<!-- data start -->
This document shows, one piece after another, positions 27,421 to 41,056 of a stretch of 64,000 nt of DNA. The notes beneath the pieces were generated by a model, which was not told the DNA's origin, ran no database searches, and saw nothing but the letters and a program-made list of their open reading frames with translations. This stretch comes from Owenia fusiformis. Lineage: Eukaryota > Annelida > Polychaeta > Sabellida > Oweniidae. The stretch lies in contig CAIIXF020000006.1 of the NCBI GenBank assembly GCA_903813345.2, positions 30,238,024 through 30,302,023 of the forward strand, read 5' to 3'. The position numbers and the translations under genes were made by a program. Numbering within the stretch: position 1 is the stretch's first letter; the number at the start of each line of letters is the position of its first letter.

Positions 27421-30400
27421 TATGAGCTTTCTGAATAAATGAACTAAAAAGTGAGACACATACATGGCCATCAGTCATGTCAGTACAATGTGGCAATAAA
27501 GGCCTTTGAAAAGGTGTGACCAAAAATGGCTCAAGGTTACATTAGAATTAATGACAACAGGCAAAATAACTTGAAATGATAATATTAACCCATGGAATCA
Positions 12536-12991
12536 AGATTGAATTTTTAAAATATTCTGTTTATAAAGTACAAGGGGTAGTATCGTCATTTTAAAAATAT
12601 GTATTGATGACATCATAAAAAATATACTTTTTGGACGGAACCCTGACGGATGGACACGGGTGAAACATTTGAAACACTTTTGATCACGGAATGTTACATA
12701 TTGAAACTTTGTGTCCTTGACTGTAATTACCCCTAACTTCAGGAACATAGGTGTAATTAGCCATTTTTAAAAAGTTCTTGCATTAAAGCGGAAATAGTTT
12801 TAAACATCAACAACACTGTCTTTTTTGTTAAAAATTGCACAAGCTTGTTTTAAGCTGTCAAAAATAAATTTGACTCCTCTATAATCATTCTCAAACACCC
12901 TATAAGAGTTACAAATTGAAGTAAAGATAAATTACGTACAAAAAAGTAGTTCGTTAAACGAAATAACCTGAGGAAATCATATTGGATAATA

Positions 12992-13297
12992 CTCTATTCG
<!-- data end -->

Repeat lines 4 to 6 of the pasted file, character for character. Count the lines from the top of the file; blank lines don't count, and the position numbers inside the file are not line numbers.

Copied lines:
27501 GGCCTTTGAAAAGGTGTGACCAAAAATGGCTCAAGGTTACATTAGAATTAATGACAACAGGCAAAATAACTTGAAATGATAATATTAACCCATGGAATCA
Positions 12536-12991
12536 AGATTGAATTTTTAAAATATTCTGTTTATAAAGTACAAGGGGTAGTATCGTCATTTTAAAAATAT